The bass and snare drums started the swing era as the main timekeepers, with the snare usually used for either lead-ins or emphasis on the second and fourth beats. It was soon found that the high-hat cymbal could add a new dimension to the swing expressed by the drum kit when played in a two-beat "ti-tshhh-SH" figure, with the "ti" the lead-in to the "tshhh" on the first and third beats, and the "SH" the emphasized second and fourth beats.

With that high-hat figure, the drummer expressed three elements of swing: the lead-in with the "ti," the continuity of the rhythmic pulse between the beats with the "tshhh," and the emphasis on the second and fourth beats with the "SH". Early examples of that high-hat figure were recorded by the drummer Chick Webb. Jo Jones carried the high-hat style a step further, with a more continuous-sounding "t'shahhh-uhh" two beat figure while reserving the bass and snare drums for accents. The changed role of the drum kit away from the heavier style of the earlier drumming placed more emphasis on the role of the bass in holding the rhythm.[14]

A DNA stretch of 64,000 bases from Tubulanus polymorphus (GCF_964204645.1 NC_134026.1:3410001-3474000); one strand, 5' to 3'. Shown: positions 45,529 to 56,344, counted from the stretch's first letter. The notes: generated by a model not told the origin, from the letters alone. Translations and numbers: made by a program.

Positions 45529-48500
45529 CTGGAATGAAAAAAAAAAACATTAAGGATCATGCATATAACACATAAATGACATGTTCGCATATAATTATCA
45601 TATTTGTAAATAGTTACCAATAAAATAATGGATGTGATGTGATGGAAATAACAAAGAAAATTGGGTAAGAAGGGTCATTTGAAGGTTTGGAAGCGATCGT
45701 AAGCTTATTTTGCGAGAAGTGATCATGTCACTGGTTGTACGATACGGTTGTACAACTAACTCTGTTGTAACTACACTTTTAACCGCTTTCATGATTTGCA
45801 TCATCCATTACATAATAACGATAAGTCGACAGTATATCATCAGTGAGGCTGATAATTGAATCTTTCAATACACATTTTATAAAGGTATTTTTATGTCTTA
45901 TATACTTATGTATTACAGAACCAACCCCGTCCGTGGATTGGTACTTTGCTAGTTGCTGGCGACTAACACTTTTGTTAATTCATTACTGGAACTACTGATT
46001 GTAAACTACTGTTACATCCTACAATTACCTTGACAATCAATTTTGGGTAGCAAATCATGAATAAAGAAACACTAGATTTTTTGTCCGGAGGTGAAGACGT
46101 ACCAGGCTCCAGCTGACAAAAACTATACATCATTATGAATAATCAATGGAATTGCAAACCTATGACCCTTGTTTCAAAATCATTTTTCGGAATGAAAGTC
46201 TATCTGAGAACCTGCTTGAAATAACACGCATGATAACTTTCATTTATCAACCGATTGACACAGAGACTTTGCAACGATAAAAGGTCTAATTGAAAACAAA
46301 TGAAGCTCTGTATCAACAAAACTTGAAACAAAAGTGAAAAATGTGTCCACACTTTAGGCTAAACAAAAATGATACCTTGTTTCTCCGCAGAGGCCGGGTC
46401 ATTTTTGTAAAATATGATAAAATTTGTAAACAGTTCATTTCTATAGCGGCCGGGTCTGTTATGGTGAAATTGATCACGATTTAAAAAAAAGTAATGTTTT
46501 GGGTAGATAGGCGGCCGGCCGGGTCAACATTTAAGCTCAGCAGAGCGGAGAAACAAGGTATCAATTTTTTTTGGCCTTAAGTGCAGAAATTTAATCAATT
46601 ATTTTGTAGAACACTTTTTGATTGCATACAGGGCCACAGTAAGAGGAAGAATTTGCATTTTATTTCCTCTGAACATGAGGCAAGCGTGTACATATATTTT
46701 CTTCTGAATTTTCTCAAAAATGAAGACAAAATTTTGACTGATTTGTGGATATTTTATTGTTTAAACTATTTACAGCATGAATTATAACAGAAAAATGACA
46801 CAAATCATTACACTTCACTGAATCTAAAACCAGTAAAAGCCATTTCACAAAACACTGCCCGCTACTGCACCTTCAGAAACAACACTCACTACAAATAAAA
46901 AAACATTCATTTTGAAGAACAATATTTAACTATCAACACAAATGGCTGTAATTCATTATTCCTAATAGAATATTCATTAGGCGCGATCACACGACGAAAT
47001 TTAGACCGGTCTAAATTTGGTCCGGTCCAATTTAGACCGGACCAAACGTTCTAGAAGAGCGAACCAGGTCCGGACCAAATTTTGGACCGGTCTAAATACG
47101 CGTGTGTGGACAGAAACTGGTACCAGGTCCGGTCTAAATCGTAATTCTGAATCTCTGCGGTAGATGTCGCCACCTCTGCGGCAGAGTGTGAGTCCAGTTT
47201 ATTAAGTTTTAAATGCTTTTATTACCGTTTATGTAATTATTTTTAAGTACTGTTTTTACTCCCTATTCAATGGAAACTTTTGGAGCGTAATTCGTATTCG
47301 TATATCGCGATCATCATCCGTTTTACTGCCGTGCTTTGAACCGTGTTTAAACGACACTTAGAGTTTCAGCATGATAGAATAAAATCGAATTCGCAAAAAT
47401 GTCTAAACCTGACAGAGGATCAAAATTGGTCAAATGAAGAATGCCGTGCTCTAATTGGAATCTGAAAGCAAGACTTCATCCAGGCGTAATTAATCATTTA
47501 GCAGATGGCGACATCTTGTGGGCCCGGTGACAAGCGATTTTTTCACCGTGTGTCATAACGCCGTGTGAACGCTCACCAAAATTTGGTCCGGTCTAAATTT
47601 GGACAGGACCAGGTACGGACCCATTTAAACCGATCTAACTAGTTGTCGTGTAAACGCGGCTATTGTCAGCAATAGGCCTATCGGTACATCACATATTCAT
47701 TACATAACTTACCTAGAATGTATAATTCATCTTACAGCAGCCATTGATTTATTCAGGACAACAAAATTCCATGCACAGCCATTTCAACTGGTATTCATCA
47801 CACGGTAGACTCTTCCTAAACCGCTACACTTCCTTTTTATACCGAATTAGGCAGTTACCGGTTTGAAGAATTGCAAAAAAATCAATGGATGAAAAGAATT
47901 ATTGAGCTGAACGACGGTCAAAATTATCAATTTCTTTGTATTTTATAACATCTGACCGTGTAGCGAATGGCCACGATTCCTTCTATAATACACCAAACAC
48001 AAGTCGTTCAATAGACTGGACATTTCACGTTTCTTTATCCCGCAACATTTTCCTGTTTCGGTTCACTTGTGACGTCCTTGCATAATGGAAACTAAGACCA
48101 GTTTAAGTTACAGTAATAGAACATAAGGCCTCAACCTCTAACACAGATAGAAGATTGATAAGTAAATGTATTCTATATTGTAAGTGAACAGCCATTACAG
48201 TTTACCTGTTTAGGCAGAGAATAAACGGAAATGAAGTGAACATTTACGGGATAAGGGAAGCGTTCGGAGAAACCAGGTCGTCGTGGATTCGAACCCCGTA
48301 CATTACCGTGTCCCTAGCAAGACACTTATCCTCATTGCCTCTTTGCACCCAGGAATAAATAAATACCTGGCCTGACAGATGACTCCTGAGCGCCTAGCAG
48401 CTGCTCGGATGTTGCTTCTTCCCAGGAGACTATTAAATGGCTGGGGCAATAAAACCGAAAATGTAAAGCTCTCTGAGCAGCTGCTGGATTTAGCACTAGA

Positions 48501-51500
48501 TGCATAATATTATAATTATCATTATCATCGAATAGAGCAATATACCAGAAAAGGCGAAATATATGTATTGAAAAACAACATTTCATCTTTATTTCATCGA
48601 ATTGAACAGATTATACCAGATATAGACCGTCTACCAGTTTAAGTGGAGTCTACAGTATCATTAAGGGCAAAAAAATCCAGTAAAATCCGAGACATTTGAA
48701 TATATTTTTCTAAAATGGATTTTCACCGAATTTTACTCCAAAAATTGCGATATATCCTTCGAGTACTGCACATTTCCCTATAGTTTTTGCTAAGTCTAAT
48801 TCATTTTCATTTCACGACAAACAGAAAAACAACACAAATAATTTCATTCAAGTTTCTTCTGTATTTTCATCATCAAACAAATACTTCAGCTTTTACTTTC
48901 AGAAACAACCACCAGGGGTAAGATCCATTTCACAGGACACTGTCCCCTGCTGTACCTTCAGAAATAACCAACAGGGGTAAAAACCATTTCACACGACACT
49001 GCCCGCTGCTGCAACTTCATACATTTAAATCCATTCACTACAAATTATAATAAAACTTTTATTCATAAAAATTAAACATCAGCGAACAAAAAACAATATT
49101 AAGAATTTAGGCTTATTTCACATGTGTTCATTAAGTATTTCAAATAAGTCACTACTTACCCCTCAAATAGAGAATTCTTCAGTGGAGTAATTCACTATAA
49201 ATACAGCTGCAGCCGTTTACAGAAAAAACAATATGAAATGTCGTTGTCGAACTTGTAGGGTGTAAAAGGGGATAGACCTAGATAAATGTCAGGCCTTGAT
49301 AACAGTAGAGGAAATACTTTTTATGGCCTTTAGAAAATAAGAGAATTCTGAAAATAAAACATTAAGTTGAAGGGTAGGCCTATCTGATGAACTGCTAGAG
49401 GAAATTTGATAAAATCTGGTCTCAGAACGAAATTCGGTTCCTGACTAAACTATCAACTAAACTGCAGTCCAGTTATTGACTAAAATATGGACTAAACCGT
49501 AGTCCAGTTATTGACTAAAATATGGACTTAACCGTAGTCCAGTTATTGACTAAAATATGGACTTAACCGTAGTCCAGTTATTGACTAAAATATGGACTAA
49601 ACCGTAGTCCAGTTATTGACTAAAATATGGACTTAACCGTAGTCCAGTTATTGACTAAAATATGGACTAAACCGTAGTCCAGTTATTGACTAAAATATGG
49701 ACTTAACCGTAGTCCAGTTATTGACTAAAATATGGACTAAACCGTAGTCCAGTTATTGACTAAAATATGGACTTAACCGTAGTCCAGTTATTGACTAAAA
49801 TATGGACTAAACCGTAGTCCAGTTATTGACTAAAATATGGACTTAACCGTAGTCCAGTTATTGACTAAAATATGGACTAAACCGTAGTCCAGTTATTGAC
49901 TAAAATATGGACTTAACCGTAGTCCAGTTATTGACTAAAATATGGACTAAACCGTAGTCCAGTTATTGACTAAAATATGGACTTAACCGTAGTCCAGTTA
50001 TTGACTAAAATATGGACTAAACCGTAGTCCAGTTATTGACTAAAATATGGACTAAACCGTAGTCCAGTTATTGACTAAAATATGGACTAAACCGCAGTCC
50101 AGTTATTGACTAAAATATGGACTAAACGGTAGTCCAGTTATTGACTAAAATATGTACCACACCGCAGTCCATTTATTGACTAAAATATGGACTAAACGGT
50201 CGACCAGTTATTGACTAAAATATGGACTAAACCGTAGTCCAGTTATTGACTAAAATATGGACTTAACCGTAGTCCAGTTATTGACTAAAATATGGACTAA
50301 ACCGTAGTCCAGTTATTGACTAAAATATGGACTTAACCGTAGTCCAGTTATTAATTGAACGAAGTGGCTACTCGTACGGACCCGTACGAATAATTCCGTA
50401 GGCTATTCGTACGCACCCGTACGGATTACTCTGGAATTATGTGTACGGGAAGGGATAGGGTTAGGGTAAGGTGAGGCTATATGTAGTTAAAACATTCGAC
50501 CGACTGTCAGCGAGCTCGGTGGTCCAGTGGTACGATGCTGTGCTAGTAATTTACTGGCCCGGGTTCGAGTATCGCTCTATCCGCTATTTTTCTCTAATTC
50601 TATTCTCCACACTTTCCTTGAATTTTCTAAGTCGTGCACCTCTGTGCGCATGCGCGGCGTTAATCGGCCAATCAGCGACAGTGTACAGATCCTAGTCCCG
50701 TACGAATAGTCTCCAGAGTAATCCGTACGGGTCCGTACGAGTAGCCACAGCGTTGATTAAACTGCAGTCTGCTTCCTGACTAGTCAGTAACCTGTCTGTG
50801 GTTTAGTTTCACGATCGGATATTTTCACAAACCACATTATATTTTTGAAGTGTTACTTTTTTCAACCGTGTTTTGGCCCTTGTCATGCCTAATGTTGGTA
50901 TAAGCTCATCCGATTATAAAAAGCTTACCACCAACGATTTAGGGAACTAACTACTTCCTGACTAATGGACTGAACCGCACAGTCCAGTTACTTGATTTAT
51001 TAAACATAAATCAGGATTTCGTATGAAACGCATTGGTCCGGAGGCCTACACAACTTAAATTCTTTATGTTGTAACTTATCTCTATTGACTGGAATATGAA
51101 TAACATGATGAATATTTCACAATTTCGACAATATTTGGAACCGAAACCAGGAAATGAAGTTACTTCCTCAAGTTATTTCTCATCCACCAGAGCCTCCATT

Horn sections and soloists added inflection and dynamics to the rhythmic toolbox, "swinging" notes and phrases. One of the characteristic horn section sounds of swing jazz was a section chord played with a strong attack, a slight fade, and a quick accent at the end, expressing the rhythmic pulse between beats. That device was used interchangeably or in combination with a slight downward slur between the beginning and the end of the note.

Similarly, section arrangements sometimes used a series of triplets, either accented on the first and third notes or with every other note accented to make a 3/2 pattern. Straight eighth notes were commonly used in solos, with dynamics and articulation used to express phrasing and swing. Phrasing dynamics built swing across two or four measures or, in the innovative style of tenor saxophonist Lester Young, across odd sequences of measures, sometimes starting or stopping without regard to place in the measure.[14]

The rhythmic devices of the swing era became subtler with bebop. Bud Powell and other piano players influenced by him mostly did away with left-hand rhythmic figures, replacing them with chords. The ride cymbal played in a "ting-ti-ting" pattern took the role of the high-hat, the snare drum was mainly used for lead-in accents, and the bass drum was mainly used for occasional "bombs." But the importance of the lead-in as a rhythmic device was still respected. Drummer Max Roach emphasized the importance of the lead-in, audible or not, in "protecting the beat."[15] Bebop soloists rose to the challenge of keeping a swinging feel in highly sophisticated music often played at a breakneck pace. The groundbreakers of bebop had come of age as musicians with swing and, while breaking the barriers of the swing era, still reflected their swing heritage.[14]

Hard swing (3:1): dotted eighth + sixteenth.
1:1 ratio
3:2 ratio
2:1 ratio
3:1 ratio